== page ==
INDIA GREEN NEWS: Solar Power Capacity Crosses 4,000 MW as 100 GW Target Approved; SunEdison to Invest $15 Billion by 2022; Ahmedabad Heat Action Plan a Key Example for Sendai Framework

India Green News is a selection of news highlights about environmental and energy issues in India.

Compiled by Morgan Capilla, India Initiative MAP Fellow

From June 6 to June 18, 2015


Solar power at 4,000 MW, Rajasthan in the lead

India's solar installed capacity has crossed the 4,000 Mw mark. With close to 1,128 Mw of projects, Rajasthan has taken the lead ahead of all other states. It has elbowed out Gujarat, which has 957 Mw of solar power projects, from the top-slot for the first time. Following closely behind are Madhya Pradesh, Maharashtra and Tamil Nadu.

By December, an additional 1.7 Gw is likely to be added, said a study by Bridge to India, a leading consultancy firm monitoring foreign investment in Indian renewable energy space. The report said, with 2.7 Gw of expected capacity addition in 2015, India might surpass Germany and secure a position in the global top five, for new-yearly capacity addition.

(Business Standard - June 6, 2015)

Government of India officially approves 100GW solar target

India has officially approved its well-publicised 100GW by 2022 solar capacity target after a meeting of India's Union Cabinet, chaired by the Prime Minister Narendra Modi.

The target, which is five times the original 20GW target under the Jawaharlal Nehru National Solar Mission (JNNSM), will include 40GW Rooftop and 60GW large and medium scale grid-connected solar power projects.

It will require total investment of INR6 trillion (US$94 billion).

The Government listed a number of measures it has been pushing various Ministries to support, including building green energy corridors, using satellite to identify transmission infrastructure, setting up parks for domestic manufacturing of modules, and raising tax-free solar bonds among other schemes.

(PV-Tech - June 18, 2015)

CCEA approves settings up over 2,000 MW of grid-connected solar PV power projects

The Cabinet Committee on Economic Affairs (CCEA), chaired by the Prime Minister Narendra Modi, has given its approval for setting up of over 2,000 MW of Grid-Connected Solar PV Power Projects on Build, Own and Operate basis by Solar Power Developers (SPDs) with Viability Gap Funding (VGF) under Batch-III of Phase-II of the Jawaharlal Nehru National Solar Mission (JNNSM).

This would help in the creation of additional 2000 MW capacity of Grid-connected solar PV power generation projects, employment generation of about 12,000 people in rural and urban areas, and reduction of about 3.41 Million T of CO2 emissions into the environment every year.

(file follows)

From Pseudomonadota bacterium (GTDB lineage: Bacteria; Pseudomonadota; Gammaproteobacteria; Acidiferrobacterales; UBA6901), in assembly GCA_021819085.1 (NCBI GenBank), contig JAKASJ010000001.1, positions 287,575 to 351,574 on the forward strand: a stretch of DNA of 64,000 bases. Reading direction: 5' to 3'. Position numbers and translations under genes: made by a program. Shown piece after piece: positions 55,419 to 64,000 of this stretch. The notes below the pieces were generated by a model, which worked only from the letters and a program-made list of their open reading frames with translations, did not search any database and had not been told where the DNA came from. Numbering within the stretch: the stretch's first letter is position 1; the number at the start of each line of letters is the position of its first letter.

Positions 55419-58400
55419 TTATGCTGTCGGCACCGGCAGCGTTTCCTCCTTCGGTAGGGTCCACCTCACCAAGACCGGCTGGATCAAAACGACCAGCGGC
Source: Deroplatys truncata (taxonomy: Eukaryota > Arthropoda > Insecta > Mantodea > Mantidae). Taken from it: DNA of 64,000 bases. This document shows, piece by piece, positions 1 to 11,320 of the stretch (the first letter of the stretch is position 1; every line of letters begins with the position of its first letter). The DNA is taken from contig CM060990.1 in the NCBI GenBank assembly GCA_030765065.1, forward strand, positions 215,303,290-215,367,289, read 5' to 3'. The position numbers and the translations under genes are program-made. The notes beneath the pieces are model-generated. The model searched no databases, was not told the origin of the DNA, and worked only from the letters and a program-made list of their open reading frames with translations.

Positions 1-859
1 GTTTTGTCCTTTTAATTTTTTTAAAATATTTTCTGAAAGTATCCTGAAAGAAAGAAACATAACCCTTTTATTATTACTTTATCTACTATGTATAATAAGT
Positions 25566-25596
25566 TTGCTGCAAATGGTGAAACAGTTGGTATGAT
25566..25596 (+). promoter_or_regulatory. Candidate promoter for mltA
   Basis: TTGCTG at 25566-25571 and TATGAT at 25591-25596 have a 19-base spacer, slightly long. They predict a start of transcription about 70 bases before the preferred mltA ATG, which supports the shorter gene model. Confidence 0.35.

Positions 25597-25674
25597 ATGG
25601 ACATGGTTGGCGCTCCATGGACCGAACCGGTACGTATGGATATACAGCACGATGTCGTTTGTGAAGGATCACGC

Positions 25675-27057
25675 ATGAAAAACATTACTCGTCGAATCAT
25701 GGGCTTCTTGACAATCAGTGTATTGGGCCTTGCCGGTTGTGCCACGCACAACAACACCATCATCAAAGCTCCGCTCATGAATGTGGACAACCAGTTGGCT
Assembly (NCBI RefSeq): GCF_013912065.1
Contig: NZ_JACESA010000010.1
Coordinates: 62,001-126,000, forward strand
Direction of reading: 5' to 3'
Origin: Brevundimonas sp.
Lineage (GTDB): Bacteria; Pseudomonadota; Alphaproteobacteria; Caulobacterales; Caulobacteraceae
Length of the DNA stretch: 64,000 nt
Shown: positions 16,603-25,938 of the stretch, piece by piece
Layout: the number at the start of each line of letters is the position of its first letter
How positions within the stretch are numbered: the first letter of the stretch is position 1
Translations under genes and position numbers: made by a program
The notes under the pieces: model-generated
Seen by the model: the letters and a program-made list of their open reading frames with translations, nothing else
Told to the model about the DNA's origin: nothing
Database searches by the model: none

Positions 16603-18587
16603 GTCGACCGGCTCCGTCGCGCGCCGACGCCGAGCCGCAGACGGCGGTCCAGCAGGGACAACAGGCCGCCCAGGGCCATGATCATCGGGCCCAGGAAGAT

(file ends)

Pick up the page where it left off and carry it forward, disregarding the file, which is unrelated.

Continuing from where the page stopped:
This will also facilitate to create employment and infrastructure in the States. Installation of 2000 MW Solar PV plants will generate about 3,320 Million Units per year, which caters power to almost one Million Households.

(Business Standard - June 17, 2015)

SunEdison to Invest $15 Billion in India by 2022

NEW DELHI--SunEdison Inc. plans to invest $15 billion in India by 2022, a top executive said, as the renewable-energy company seeks to deepen in its foothold in a country where power producers have struggled to meet demand.

"We believe much of the growth in renewable energy in the next 15 years will be from emerging markets, and much of it will be from India and China," said Pashupathy Gopalan, SunEdison's top Asia executive.

SunEdison intends to develop solar and wind projects with a total power-generation capacity of 15 gigawatts, Gopalan said.

(Market Watch - June 7, 2015)

India courts solar investors with dollar contracts plan

The government of Narendra Modi is accelerating its efforts to generate a substantial share of electricity from the sun, setting aside land, building transmission lines and this month floating a plan to attract foreign investors with supply contracts denominated in dollars rather than rupees.

Solar developers say the introduction of such contracts, which would protect investors from the expected depreciation of the rupee over the next 25 years, would overcome one of the last remaining obstacles to new investments and cement India's position as the next big destination for renewable energy groups.

According to a draft policy document seen by the Financial Times, the idea is to overcome the problem of high rupee-dollar hedging costs and its unavailability for longer tenures, while taking advantage of the low cost of US dollar debt (typically at 4-5 per cent interest rates, compared with 12-14 per cent for domestic rupee debt).

(The Financial Time - June 17, 2015)

India to build green energy corridors

The Indian government is setting up green energy "corridors" to transmit clean energy from the country's leading renewable power states to those with high electricity demands.

Power minister Piyush Goyal announced the INR380 billion (US$6 billion) plan in a speech to mark India's achieving a record low energy shortfall of 3.6% in the last year.

Consultancy firm Bridge to India founder and director Tobias Engelmeier told PV Tech that the government is building these "new evacuation transmission lines" specifically in states where renewable energy plants are on the rise, particularly the "solar states" of Madhya Pradesh, Rajasthan and possibly Gujarat. Such transmission infrastructure will be connected to main centres of energy consumption including Delhi and the state of Maharashtra.